CLOTHING, ACCESSORIES AND HOME DECOR. HAND MADE. FAIR TRADE.
The traditions of textile production are disappearing in indigenous cultures around the world. It is becoming increasing difficult for artists to continue selling handmade textiles when their work can be duplicated in factories far away. This trend is hugely detrimental to the communities that still make them by hand. It is also a detriment to the textile factory workers who, in order for us to "buy cheap", frequently work in appalling conditions, and have few - if any - rights to organize for better treatment.
"Cloth holds the residue of breath from our pores and retains the essence of life within its structure."
Gerry Craig, Imagination & Sensation
MamaQuilla Textiles is a Canadian-based business with a mission to celebrate the art of handmade cloth.
MamaQuilla is committed to Community Economic Development (CED) principles. CED is a community-based and community-directed process that explicitly combines social and economic development and is directed towards fostering the economic, social, ecological and cultural well-being of communities and regions.
FEATURED ARTISAN: the Espatulas Rosates cooperative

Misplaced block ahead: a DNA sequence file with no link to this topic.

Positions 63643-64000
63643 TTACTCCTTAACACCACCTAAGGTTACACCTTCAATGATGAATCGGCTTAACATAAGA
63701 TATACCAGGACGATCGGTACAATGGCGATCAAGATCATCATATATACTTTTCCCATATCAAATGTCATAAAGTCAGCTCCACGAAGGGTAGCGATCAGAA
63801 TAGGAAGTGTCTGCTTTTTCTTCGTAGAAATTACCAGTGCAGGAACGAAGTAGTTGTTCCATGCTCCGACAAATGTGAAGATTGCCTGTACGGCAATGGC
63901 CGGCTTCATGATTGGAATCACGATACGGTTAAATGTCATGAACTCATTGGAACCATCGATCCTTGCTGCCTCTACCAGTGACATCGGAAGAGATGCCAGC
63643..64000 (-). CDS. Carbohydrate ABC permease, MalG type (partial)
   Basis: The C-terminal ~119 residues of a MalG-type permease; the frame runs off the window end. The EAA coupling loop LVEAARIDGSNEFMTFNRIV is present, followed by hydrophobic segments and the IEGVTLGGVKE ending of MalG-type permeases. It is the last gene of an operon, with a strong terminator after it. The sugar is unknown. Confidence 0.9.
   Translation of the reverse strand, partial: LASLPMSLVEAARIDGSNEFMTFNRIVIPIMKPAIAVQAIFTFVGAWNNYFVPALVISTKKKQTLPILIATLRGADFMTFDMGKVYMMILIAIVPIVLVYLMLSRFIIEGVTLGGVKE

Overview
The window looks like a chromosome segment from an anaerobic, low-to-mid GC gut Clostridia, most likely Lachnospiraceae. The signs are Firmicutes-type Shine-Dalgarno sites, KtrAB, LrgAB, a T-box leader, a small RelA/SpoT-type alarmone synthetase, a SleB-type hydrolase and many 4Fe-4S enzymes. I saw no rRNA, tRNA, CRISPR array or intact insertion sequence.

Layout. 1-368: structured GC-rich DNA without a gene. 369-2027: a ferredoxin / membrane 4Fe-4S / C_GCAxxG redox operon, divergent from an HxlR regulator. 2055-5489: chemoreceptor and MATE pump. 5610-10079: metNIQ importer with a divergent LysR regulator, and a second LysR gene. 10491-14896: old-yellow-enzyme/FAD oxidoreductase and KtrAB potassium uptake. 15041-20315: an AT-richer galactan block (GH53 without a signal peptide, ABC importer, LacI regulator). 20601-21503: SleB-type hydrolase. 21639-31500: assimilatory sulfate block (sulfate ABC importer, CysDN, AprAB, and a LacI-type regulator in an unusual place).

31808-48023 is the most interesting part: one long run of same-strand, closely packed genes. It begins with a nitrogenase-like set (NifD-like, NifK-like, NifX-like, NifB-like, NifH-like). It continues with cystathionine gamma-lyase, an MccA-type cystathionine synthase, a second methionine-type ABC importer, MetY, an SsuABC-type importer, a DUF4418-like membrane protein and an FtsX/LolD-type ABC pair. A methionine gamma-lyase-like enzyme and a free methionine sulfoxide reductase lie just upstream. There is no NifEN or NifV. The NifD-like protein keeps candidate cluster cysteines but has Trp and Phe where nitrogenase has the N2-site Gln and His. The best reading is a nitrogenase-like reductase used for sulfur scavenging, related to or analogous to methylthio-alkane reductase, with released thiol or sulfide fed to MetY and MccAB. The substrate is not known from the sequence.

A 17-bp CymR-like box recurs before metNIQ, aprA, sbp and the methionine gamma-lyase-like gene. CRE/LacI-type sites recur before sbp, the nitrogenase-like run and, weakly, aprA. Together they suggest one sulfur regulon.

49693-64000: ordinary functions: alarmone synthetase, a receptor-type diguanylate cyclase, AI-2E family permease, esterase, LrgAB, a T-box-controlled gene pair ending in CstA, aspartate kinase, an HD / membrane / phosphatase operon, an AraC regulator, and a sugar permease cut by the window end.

Las Locos Munecas de Barra - The Crazy Dolls of Barra - are created by the Espatulas Rosates, a women’s cooperative in the village of Barra de Potosi, Mexico, to improve the financial lives of their families and spread laughter and joy.
Espatulas Rosates members are a family group that includes the mother Minda, the sisters Araceli (Chely), Areli, Lily, Ruby and the sister in law, Antonia. In addition to this core group, other community women often show up to help. Chely is the cooperative’s informal coordinator. She also operates Paradise Bird Tours - a bird watching guide business in the beautiful lagoon and estuary in her community.
Most of the men in the village of Barra de Potosi are fishermen and the fishing is not what it used to be. The women’s co-op idea began when a seasonal resident of the area brought arts and crafts ideas to the women of Barra as a way to supplement their families’ income.
In 2014, with assistance from supporters, they developed an idea based on rag dolls that could be made from the materials readily available in the area and that spoke of the colour, charm and vibrancy of the village and culture. All the fabrics are purchased in the local fabric shops. They hand dye the fabric for the bodies, machine sew and stuff them; everything else is sewn by hand. Each member contributes time and skills and the cooperative works together on cutting, sewing and embellishing these unique creations. The hand embroidered facial features and expressions give each doll her unique personality.
While the initial intent was to sell the dolls to tourists who visited the community, Chely now liaises with supporters of the group’s aims to distribute the dolls to Canada, the United States and beyond. The members of Espatulas Rosatas have learned so many skills with this project; quality control, sense of design, sales skills, book keeping and of course the wonderful feeling of making their own money and contributing to their families.